Background: Reliable measurement of basal energy expenditure (BEE) in liver transplant (LT) recipients is necessary for adapting energy requirements, improving nutritional status and preventing weight gain. Indirect calorimetry (IC) is the gold standard for measuring BEE. However, BEE may be estimated through alternative methods, including electrical bioimpedance (BI), Harris-Benedict Equation (HBE), and Mifflin-St. Jeor Equation (MSJ) that carry easier applicability and lower cost. Aim: To determine which of the three alternative methods for BEE estimation (HBE, BI and MSJ) would provide most reliable BEE estimation in LT recipients...
July 2016: Arquivos Brasileiros de Cirurgia Digestiva: ABCD, Brazilian Archives of Digestive Surgery
Soledad Sagastume, Raquel Martín-Hernández, Mariano Higes, Nuno Henriques-Gil
BACKGROUND: There is great controversy as to whether Microsporidia undergo a sexual cycle. In the paradigmatic case of Nosema ceranae, although there is no morphological evidence of sex, some meiosis-specific genes are present in its reduced genome and there is also high intraspecific variability, with incongruent phylogenies having been systematically obtained. The possibility of sexual recombination is important from an epidemiological standpoint, particularly as N. ceranae is considered to be a major factor in the current disquieting epidemic of widespread bee colony losses...
October 18, 2016: BMC Evolutionary Biology
Nadja Danner, Anna Maria Molitor, Susanne Schiele, Stephan Härtel, Ingolf Steffan-Dewenter
Honey bees (Apis mellifera L.) show a large variation in foraging distances and use a broad range of plant species as pollen resources, even in regions with intensive agriculture. However, it is unknown how increasing areas of mass-flowering crops like oilseed rape (Brassica napus; OSR) or a decrease of seminatural habitats (SNH) change the temporal and spatial availability of pollen resources for honey bee colonies, and thus foraging distances and frequency in different habitat types. We studied pollen foraging of honey bee colonies in 16 agricultural landscapes with independent gradients of OSR and SNH area within 2 km and used waggle dances and digital geographic maps with major land cover types to reveal the distance and visited habitat type on a landscape level...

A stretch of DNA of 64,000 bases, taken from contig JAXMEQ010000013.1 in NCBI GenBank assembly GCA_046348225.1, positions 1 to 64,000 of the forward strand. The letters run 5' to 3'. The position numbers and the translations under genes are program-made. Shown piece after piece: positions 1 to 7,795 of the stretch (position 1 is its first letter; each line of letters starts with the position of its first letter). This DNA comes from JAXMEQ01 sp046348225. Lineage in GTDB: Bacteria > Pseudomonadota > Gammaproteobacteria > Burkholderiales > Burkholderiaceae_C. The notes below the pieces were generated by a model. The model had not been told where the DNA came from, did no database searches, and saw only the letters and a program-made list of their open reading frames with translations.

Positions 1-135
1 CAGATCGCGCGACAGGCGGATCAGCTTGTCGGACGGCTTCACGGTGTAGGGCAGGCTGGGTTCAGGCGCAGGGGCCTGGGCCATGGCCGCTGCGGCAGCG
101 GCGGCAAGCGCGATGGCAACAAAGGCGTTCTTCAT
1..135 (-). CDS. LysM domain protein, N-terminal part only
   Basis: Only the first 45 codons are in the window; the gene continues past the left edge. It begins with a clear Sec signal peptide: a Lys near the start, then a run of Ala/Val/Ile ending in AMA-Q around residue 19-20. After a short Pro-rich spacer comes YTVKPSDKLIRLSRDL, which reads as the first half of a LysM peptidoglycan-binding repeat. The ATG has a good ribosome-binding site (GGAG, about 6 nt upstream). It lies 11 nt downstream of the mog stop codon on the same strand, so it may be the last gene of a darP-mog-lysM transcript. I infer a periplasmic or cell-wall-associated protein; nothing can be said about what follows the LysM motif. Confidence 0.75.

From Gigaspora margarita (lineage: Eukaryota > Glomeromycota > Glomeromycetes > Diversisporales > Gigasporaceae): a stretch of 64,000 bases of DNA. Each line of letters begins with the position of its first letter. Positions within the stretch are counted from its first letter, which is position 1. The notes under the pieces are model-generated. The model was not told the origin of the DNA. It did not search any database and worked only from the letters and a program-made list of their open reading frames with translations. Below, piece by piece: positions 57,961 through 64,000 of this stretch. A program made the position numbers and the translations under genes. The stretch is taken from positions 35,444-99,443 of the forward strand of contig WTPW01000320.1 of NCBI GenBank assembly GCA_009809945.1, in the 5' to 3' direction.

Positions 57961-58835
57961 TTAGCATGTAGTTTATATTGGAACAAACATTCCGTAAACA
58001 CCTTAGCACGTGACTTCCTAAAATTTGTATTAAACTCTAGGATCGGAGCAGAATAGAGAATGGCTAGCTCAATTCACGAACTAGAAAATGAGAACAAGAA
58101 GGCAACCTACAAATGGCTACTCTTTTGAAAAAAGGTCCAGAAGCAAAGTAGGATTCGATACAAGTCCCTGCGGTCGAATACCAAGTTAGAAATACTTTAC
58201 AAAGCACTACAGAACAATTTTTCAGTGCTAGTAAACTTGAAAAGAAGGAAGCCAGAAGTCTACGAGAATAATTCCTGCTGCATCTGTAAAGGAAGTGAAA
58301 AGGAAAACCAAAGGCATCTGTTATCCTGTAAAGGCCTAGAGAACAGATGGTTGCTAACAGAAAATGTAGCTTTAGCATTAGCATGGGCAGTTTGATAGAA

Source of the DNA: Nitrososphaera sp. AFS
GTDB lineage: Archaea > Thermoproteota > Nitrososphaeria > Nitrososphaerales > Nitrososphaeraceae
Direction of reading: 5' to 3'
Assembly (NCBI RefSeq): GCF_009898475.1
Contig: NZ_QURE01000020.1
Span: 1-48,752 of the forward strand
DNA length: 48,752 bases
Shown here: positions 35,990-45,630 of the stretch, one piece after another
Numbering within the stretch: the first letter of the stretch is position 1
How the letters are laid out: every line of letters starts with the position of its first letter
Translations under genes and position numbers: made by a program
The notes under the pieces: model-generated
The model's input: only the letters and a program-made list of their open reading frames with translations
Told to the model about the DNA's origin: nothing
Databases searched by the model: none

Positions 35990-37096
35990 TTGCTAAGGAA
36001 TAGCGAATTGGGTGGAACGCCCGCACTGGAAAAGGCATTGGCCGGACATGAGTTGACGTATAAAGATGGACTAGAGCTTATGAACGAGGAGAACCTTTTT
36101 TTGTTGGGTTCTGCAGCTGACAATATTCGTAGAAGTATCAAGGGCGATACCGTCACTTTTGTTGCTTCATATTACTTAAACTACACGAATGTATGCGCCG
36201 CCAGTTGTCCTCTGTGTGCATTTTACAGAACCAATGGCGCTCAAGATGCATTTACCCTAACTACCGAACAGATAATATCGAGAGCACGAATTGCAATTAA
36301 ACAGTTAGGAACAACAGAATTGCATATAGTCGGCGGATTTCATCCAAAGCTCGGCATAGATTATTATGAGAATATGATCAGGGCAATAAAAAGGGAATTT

September 2016: Ecological Applications: a Publication of the Ecological Society of America
Hasan Al Toufailia, Denise A Alves, José M S Bento, Luis C Marchini, Francis L W Ratnieks
Social insects have many defence mechanisms against pests and pathogens. One of these is hygienic behaviour, which has been studied in detail in the honey bee, Apis mellifera Hygienic honey bee workers remove dead and diseased larvae and pupae from sealed brood cells, thereby reducing disease transfer within the colony. Stingless bees, Meliponini, also rear brood in sealed cells. We investigated hygienic behaviour in three species of Brazilian stingless bees (Melipona scutellaris, Scaptotrigona depilis, Tetragonisca angustula) in response to freeze-killed brood...
October 17, 2016: Biology Open
Sanad Alonezi, Jonans Tusiimire, Jennifer Wallace, Mark J Dufton, John A Parkinson, Louise C Young, Carol J Clements, Jin Kyu Park, Jong Woon Jeon, Valerie A Ferro, David G Watson
In the present study, liquid chromatography-mass spectrometry (LC-MS) was employed to characterise the metabolic profiles of two human ovarian cancer cell lines A2780 (cisplatin-sensitive) and A2780CR (cisplatin-resistant) in response to their exposure to melittin, a cytotoxic peptide from bee venom. In addition, the metabolomics data were supported by application of Biolog microarray technology to examine the utilisation of carbon sources by the two cell lines. Data extraction with MZmine 2.14 and database searching were applied to provide metabolite lists...
October 13, 2016: Metabolites
Yukio Yamori, Mari Mori, Miki Sagara, Fnshi Xu, Young Hyo Lim, Bo Youl Choi, Bee Keun Kim, Yong Gu Lee, Mi Kyung Kim, Jinho Shin
OBJECTIVE: Detection of individual difference in salt-induced blood pressure (BP) elevation is important to know who should reduce salt intake for preventing hypertension, but the diagnosis of salt sensitivity requires a time-consuming protocol for testing BP changes in response to salt loading and depletion. Since WHO-CARDIAC Study indicated BP was higher in the people excreting more 24-hour urinary (24U) salt with higher heart rate (HR), ambulatory BP was monitored in a Korean population to investigate the association of nighttime BP and HR with 24-hour urinary salt excretion for detecting salt sensitivity...
September 2016: Journal of Hypertension
Mari Mori, Miki Sagara, Fnshi Xu, Young Hyo Lim, Bo Youl Choi, Bee Keun Kim, Yong Gu Lee, Mi Kyung Kim, Yukio Yamori, Jinho Shin